Monday, 17 June 2013

Has this Londoner finally become a culchie?

Last Friday evening I rolled down the blinds in my living room to block out the blazing sunshine, so that I could watch the Ireland game. Not the slightest trace of guilt ran through me, even though I could have joined the Snapper, who was sitting outside, drinking a glass of wine and revelling in the beauty of a Summer’s evening in the West of Ireland.

To be fair to myself, I’d spent many hours working and walking outside during that beautiful spell of weather, and know my own signs of having had enough: a slight sting from the skin on my forehead when it meets the salt in a bead of sweat and it’s time to seek shade.

No offence to your boys in green, but as a lover of football it’s unusual for me to either look forward to or subsequently enjoy watching Ireland play, yet for some inexplicable reason I’ve watched pretty much every game they’ve played in the last 21 years. Mind you, I’d have to be a cynical bore not to have loved being crammed into Keoghs pub in Ballyconneely, like a nut in a bag of beery muesli, experiencing the beating of Italy in Giants Stadium back in 1994. When Ray Houghton’s goal went in, the pub and nation went mental as one, creating a truly memorable sporting thrill in my happy pantheon.

While I cheer for your lads, I’m loyal to my own. If England are playing and on tele at the same time as an Ireland game, my loyalty is to your auld enemy. Sadly, my love of football is rarely sated significantly more by my lads in white than your own.

Almost as soon as last week’s game started, my brain switched off. The Faroe Islands players made it abundantly clear that they had no desire to score a goal. In their minds victory existed within the parameters of how great or feeble might be their defeat. The game was going to be a non-competitive bore. 

To pass the time I sent a few texts to some of my Irish friends who I imagined must be watching, but no: Dalooney was playing on Inishturk, the Quinnster was having a barbeque and quite rightly, everyone else was out, living their lives, enjoying the wondrous evening that was in it, as you are wont to say.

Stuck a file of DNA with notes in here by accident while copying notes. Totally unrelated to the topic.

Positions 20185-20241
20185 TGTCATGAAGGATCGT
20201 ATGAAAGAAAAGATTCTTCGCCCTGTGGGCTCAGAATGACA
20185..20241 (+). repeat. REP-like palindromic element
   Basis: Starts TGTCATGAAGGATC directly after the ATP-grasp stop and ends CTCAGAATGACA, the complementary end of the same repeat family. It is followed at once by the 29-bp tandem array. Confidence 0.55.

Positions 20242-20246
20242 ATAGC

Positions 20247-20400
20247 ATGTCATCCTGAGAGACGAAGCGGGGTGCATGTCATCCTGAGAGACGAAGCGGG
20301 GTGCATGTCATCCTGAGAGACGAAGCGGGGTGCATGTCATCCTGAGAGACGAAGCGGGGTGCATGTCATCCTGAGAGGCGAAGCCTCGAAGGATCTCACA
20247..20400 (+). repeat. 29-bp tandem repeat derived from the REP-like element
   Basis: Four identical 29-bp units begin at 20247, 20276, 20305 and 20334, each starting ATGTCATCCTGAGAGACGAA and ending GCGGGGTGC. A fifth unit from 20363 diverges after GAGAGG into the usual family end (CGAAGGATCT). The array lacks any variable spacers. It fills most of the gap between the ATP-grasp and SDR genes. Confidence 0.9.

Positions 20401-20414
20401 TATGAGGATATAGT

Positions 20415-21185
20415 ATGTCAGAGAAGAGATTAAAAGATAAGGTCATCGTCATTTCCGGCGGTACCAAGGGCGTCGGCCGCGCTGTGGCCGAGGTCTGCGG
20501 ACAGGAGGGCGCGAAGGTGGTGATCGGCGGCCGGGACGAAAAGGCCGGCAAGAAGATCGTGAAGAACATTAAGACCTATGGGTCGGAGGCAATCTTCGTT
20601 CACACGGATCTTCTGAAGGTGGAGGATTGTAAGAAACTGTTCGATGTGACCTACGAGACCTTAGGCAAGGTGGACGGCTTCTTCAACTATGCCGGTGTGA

So why was I feeling a loyalty to the Ireland team that so many of my Irish friends didn’t?Indeed, why was I repeating a pattern of behaviour that once brought me much pain when I lived in north Mayo?

Back then, on another baking hot Summer’s evening, I sat alone in the empty McHale’s pub, watching the crushing bore that was Ireland v Andorra, as surprised then as I was last week to discover that the Irish celebrate being Irish by being outside when the sun shines  in Ireland.

Months after, when Ireland met the mighty Spain in the World Cup itself, I drove to the pub excited with anticipation. This was why I’d watched all those qualifiers. Today was the stuff of footballing dreams. The pub was packed to the gills, and as I walked in a hulking great eedjit at the bar  - a Hoops fan with more cider than cerebellum - raised his arm, pointed his finger at me and bellowed as a clap of thunder

“No! You! Fuck off!”

Even though there were a plethora of friendly faces around the bar, the thug had disarmed me. Never mind the fact that I’d watched every game his national team had played, while he’d been out bush drinking or picking his teeth with his toenails, I was defeated by the first blow. 

I just couldn’t be bothered. Miserable and wretched, I went home to watch the game on my own.

Sometimes I feel so English here in the West of Ireland, yet nowadays when I go back to London, I feel far from home. A couple of weeks ago myself and the Snapper went over for my lovely sister’s 60th birthday lunch. Giving consideration to our funds and work timetables, we figured out that the best way to do it was to spend the night before at an hotel near Shannon airport, catch the early morning flight to Heathrow and the evening flight back. We’d be home by midnight and could take the next day off to recover. We even joked that we were flying to London for lunch. Dwaaaahhling, look at us and our jet set ways!

I was so pleased to be there. We had a fantastic time among my small family and sister’s close friends, but the otherworldliness of the setting blew me away. In the heart of the plush gardens of Holland Park, the restaurant appeared to me exceptionally grand and splendid, whereas to those who lived in London it was just another nice place to go. 

At times, even though I was in the city of my birth, the place seemed somehow alien and utterly remarkable. I was less impressed that Marco Pierre White was the executive chef than I was with the old building’s sweeping arches, huge ceilings and gigantic artworks. Apparently the place had been a huge hit in the Swinging Sixties, and I could just imagine Marianne passing a joint to Keef while John and Paul tripped the acid fantastic right 
where we were sitting.

“So when are you flying back, Charlie?” asked one of my sister’s friends.
“Oh we’re going back tonight! We just flew over for lunch actually!” I replied, laughing along with the Snapper at the very idea of it.

But the Londoner just nodded and smiled, because to him there was nothing unusual about such behaviour.
It struck me then and occurred to me once more during that Ireland game that I have become neither more Irish nor less English after 21 years of living here, but the Londoner I once was has become more of a yokel. 

Or should that read ‘culchie’?

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